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ASTR-101 Section 020 Lecture 7 Comparative Planetology I: Our Solar System PowerPoint PPT Presentation

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ASTR-101 Section 020 Lecture 7 Comparative Planetology I: Our Solar System. John T. McGraw, Professor Laurel Ladwig, Planetarium Manager. Guiding Questions. Are all the other planets similar to Earth, or are they very different? Do other planets have moons like Earth’s Moon?

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ASTR-101 Section 020 Lecture 7 Comparative Planetology I: Our Solar System

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ASTR-101Section 020Lecture 7Comparative Planetology I:Our Solar System

John T. McGraw, ProfessorLaurel Ladwig, Planetarium Manager

Guiding Questions

  • Are all the other planets similar to Earth, or are they very different?

  • Do other planets have moons like Earth’s Moon?

  • How do astronomers know what the other planets are made of?

  • Are all the planets made of basically the same material?

  • What is the difference between an asteroid and a comet?

  • Why are craters common on the Moon but rare on the Earth?

  • Why do interplanetary spacecraft carry devices for measuring magnetic fields?

  • Do all the planets have a common origin?

There are two broad categories of planets:Earthlike and Jupiterlike

  • All of the planets orbit the Sun in the same direction and in almost the same plane

  • Most of the planets have nearly circular orbits


  • The average density of any substance depends in part on its composition

  • An object sinks in a fluid if its average density is greater than that of the fluid, but rises if its average density is less than that of the fluid

  • The terrestrial (inner) planets are made of rocky materials and have dense iron cores, which gives these planets high average densities

  • The Jovian (outer) planets are composed primarily of light elements such as hydrogen and helium, which gives these planets low average densities

The Terrestrial Planets

  • The four inner planets are called terrestrial planets

    • Relatively small (with diameters of 5000 to 13,000 km)

    • High average densities (4000 to 5500 kg/m3)

    • Composed primarily of rocky materials

Jovian Planets

  • The four giant outer planets are called Jovian planets

    • Large diameters (50,000 to 143,000 km)

    • Low average densities (700 to 1700 kg/m3)

    • Composed primarily of hydrogen and helium.


  • Pluto is a special case

    • Smaller than any of the terrestrial planets

    • Intermediate average density of about 1900 kg/m3

    • Density suggests it is composed of a mixture of ice and rock

Seven large satellites are almost as big asthe terrestrial planets

  • Comparable in size to the planet Mercury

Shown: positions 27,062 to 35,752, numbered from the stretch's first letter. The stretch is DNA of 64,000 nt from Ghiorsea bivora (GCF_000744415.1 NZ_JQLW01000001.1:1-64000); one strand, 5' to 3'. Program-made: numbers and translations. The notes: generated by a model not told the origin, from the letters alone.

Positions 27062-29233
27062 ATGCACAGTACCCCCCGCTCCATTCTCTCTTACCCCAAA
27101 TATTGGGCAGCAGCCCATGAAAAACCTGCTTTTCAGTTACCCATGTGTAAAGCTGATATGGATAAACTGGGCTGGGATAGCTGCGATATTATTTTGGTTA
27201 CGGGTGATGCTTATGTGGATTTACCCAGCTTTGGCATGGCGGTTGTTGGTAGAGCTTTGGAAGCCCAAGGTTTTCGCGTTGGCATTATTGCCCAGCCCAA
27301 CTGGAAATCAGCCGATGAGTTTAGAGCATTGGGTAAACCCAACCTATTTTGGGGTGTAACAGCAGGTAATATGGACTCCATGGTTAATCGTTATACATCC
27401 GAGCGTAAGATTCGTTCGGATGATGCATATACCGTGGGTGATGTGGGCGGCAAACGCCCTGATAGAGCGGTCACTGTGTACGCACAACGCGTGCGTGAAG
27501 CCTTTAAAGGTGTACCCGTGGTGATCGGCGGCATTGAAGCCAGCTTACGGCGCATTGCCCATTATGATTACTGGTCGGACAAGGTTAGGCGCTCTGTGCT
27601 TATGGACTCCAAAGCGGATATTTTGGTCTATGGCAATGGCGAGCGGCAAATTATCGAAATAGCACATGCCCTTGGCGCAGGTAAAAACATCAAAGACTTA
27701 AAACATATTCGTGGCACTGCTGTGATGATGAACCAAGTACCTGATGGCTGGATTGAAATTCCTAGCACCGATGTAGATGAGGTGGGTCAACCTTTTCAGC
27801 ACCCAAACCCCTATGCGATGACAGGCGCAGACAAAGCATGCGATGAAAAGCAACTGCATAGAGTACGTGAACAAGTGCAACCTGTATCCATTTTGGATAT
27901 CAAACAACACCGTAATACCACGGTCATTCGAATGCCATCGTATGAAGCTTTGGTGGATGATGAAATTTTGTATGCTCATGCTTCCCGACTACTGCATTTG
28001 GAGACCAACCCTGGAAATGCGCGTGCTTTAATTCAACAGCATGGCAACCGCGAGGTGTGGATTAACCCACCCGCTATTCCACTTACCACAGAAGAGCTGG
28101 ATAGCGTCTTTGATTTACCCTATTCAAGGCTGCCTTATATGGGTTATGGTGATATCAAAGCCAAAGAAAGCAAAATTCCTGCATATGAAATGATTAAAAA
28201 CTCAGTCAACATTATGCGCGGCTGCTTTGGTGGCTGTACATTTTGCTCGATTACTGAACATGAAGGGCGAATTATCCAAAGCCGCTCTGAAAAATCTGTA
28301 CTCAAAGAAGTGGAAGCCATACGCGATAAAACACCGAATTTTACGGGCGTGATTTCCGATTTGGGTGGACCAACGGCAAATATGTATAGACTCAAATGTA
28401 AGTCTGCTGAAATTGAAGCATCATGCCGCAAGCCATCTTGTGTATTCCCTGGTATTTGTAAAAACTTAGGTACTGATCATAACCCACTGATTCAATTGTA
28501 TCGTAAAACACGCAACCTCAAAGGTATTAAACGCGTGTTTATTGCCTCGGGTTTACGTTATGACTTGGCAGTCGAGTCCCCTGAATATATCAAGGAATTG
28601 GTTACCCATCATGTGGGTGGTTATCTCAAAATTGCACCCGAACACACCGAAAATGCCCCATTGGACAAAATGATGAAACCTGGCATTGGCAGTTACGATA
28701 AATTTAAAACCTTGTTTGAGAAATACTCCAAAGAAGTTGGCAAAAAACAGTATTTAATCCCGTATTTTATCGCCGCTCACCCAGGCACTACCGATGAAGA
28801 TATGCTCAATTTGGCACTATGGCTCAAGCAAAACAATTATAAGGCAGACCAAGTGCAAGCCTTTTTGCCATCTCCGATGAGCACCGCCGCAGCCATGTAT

• The remaining satellites of the solar system are much smaller

Spectroscopy reveals the chemical compositionof the planets

  • The spectrum of a planet or satellite with an atmosphere reveals the atmosphere’s composition

  • If there is no atmosphere, the spectrum indicates the composition of the surface.

  • The substances that make up the planets can be classified as gases, ices, or rock, depending on the temperatures at which they solidify

  • The terrestrial planets are composed primarily of rocky materials, whereas the Jovian planets are composed largely of gas

The Latest From Titan

Hydrogen and helium are abundant on the Jovianplanets, whereas the terrestrial planets arecomposed mostly of heavy elements

Small chunks of rock and ice also orbit the Sun

  • Asteroids are small, rocky objects, while comets and Kuiper belt objects are made of dirty ice

  • All are remnants left over from the formation of the planets

  • The Kuiper belt extends far beyond the orbit of Pluto

  • Pluto can be thought of as the largest member of the Kuiper belt

Cratering on planets and satellites is the resultof impacts from interplanetary debris

  • When an asteroid, comet, or meteoroid collides with the surface of a terrestrial planet or satellite, the result is an impact crater

  • Geologic activity renews the surface and erases craters, so a terrestrial world with extensive cratering has an old surface and little or no geologic activity

  • Because geologic activity is powered by internal heat, and smaller worlds lose heat more rapidly, as a general rule smaller terrestrial worlds are more extensively cratered

A planet with a magnetic field indicates a fluidinterior in motion

  • Planetary magnetic fields are produced by the motion of electrically conducting liquids inside the planet

  • This mechanism is called a dynamo

  • If a planet has no magnetic field, that is evidence that there is little such liquid material in the planet’s interior or that the liquid is not in a state of motion

  • The magnetic fields of terrestrial planets are produced by metals such as iron in the liquid state

  • The stronger fields of the Jovian planets are generated by liquid metallic hydrogen or by water with ionized molecules dissolved in it

The diversity of the solar system is a resultof its origin and evolution

  • The planets, satellites, comets, asteroids, and the Sun itself formed from the same cloud of interstellar gas and dust

  • The composition of this cloud was shaped by cosmic processes, including nuclear reactions that took place within stars that died long before our solar system was formed

  • Different planets formed in different environments depending on their distance from the Sun and these environmental variations gave rise to the planets and satellites of our present-day solar system

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